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Friday, October 31, 2008

Is Facebook the Next Geocities?

Much like last time around, the most valuable (in investor valuation terms) Internet startups are building user bases first, and businesses second. Now Techcrunch is looking at Facebook's burn rate and recent new forays into the capital markets and concluding that even the half a billion dollars they've raised to date might not be enough to see the company through to profitability.

The real question is, of course: what's the best business model for Facebook? If you look at the Google example, they hit on basically one monetization method. It's not a matter of packaging together a bunch of ideas and putting them all together and reaching profitability that way: it's about hitting on the superior idea that leads to liftoff.

Otherwise, you're just a big property with a lot of potential that loses a ton of money every quarter. You're just a place people enjoy hanging out, that needs to get itself sold pronto... certainly before your evident lack of profit potential becomes persistent to the point of chronic. Facebook: the next Geocities? The next Xoom?

Even the Geocities example is poor because Yahoo doesn't have $1 billion or more to acquire this behemoth at this time. Yahoo is not, itself, worth all that many billions. Part of the reason for that is they have made a lot of overpriced acquisitions over the years. Many of them were of the "eyeballs and we'll monetize with display, or something, we'll figure it out later," variety. Yahoo's whole should have been greater than the sum of the parts, but looking at revenue trends, it sadly has not been.

Leaving Google aside, the real potential acquirer out there (if Facebook is a long term strategic money-losing play that eventually turns into a solid asset) is Microsoft. They already have a stake and are looking to be a big player online. While it might be a disappointing acquisition for Microsoft, it certainly wouldn't be unexptected.

But assuming they'd want to be attractive to anybody else, or just run a business and even go public with it, what business model is best? Back to this, the real question. A lot of clever people are debating it, but let's go through the alternatives:

  • User profiling, the social graph, and other detailed consumer information somehow being sold to companies without users throwing a fit at the privacy intrusion. Yes, this has value, but it's hard to point to many businesses of this scale that make a business out of this. You would think that a large company might get a lot out of this by keeping that data internally and using it rather than selling it to outside businesses. Certainly data-centric financial companies like Amex and financial direct marketing whizzes like Capital One approach it this way. This again points away from Facebook being able to make a business out of this inside of 10 years, and towards them being an acquisition target for a firm like Microsoft.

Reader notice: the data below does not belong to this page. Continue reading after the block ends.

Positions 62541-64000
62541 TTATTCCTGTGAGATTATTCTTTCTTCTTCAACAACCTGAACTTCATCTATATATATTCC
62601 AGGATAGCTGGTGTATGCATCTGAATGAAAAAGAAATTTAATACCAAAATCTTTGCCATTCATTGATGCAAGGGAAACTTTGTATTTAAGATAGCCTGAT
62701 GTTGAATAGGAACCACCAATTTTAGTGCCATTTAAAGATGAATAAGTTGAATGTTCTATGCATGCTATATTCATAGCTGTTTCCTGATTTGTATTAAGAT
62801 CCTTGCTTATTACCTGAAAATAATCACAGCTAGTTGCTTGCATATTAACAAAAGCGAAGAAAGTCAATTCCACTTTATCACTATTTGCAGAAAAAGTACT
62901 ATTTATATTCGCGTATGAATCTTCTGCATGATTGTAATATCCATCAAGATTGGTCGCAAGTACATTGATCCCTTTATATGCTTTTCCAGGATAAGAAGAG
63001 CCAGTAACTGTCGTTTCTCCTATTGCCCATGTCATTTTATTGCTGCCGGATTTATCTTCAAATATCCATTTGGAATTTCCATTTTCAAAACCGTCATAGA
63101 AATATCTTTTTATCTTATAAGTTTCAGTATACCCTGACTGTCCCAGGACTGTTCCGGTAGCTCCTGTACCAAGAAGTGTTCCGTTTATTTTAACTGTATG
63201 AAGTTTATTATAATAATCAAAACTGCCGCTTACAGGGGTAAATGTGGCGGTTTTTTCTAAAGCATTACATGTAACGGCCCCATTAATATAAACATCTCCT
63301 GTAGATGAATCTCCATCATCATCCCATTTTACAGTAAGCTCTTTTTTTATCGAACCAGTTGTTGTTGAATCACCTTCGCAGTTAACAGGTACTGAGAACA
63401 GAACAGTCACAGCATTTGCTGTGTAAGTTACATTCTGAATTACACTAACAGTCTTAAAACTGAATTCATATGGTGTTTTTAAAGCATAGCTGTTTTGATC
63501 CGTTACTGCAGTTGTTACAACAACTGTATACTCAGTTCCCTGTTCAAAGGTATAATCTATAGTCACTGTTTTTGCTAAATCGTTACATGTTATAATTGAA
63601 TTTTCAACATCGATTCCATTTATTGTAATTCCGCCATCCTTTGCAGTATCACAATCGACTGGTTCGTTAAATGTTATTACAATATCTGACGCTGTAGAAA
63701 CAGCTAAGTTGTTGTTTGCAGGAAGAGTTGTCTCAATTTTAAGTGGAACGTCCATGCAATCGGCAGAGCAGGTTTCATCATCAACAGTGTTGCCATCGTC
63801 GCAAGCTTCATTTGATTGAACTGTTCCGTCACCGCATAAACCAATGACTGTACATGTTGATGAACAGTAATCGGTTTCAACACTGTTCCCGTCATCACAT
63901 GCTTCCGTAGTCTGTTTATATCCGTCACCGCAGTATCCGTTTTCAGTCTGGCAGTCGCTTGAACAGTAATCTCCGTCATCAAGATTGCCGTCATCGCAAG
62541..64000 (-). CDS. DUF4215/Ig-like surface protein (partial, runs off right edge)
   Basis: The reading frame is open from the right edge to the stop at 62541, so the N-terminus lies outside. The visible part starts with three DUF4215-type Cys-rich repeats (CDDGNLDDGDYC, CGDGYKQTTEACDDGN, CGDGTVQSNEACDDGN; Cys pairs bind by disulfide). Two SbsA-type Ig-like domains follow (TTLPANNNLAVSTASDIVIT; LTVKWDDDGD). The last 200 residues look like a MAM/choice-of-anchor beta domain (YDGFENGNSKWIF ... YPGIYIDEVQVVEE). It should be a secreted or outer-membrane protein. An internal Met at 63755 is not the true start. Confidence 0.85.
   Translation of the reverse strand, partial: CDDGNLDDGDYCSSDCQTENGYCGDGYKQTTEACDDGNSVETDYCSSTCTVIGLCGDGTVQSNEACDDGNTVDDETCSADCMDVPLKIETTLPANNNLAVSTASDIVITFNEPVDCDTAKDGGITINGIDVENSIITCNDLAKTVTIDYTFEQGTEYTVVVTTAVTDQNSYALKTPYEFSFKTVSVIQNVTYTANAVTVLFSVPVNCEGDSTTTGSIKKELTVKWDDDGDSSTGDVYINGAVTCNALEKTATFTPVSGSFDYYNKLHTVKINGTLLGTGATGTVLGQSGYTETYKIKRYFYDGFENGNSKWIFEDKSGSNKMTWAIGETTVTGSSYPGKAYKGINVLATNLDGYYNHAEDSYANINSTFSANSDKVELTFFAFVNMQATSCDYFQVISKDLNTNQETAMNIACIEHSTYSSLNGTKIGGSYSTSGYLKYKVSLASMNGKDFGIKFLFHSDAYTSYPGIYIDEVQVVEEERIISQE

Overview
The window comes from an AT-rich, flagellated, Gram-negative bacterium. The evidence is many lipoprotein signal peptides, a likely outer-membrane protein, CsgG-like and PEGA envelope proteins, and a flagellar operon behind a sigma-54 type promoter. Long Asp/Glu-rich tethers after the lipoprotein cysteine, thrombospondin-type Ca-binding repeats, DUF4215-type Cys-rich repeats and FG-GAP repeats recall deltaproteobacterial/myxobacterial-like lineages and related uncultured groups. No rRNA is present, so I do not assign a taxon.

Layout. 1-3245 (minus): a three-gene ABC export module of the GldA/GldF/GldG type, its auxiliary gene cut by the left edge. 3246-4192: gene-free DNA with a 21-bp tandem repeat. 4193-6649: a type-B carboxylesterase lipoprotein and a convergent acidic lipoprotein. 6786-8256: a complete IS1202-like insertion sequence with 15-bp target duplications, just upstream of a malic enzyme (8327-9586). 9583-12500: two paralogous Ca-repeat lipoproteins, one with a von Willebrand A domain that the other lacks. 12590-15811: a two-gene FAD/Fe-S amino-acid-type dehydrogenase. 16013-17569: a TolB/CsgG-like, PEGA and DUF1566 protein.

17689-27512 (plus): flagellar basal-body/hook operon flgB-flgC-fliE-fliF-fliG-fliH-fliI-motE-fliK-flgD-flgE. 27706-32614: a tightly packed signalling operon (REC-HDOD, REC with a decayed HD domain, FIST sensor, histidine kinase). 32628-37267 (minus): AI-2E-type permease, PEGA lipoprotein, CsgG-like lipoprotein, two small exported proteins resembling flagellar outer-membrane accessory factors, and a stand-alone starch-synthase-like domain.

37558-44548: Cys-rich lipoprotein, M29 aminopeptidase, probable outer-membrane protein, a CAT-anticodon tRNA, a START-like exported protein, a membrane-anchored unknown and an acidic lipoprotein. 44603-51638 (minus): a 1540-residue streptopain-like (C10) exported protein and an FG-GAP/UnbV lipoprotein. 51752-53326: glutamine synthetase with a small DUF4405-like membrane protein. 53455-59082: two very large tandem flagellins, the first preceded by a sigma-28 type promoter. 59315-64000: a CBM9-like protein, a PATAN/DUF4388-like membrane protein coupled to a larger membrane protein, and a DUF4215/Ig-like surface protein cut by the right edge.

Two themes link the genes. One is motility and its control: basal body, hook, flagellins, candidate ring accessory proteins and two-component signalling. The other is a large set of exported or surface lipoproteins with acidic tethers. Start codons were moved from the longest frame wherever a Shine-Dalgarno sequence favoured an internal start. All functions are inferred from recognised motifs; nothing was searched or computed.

• Targeted display ads are now available on Facebook but it looks like they aren't doing the job revenue wise. Part of the reason is, you can only intrude so much into a personal communications medium - it's why we don't have to listen to ads in our phones and tolerate only light intrusion with text ads in GMail, etc. Advertisers won't get huge, measurable ROI like they get from high-intent areas like search, so the CPM's will remain low. To make this work Facebook needs to either (a) cut its costs dramatically, especially on their money-losing international operations, or (b) get the mother of all sales forces to really push the inventory to the largest corporations looking to move budgets from traditional (even less measurable) media. (b) has some promise, and top quality sales execs are no doubt available today as other companies downsize in this tough economy.
  • Fees. I don't see why this won't work. A structure that allows you to pay $0, $15, $30, or $99 per year for an account with different privileges would not kill the company and might be a solid performer. Personally I am paying for Basecamp, my j2 fax number, an online billing solution, and a number of other things because entry was relatively painless and the service for the premium versions is excellent. I am a huge believer in this (I thought Yahoo in the aggregate could have even diversified their revenues this way -- I wrote about this seven years ago!). If an unknown little telecommunications provider like j2 can run a solid ship and climb out of the economic doldrums to become a $1 billion company, what's stopping Facebook from doing something similar at a much larger scale?
To me, the only thing stopping Facebook from easing into a fee-based environment is a lack of guts. Come on Facebook, grow a pair. Your user base is humongous enough. Go ahead and get x% of them paying at least $15 a year to belong to the club, and get back to me with how much money you raised. (Hint: with 100 million users paying an average of $15/yr. you'll be garnering $1.5 billion in revenues. A good start. And no, you don't have to shut off the ads.)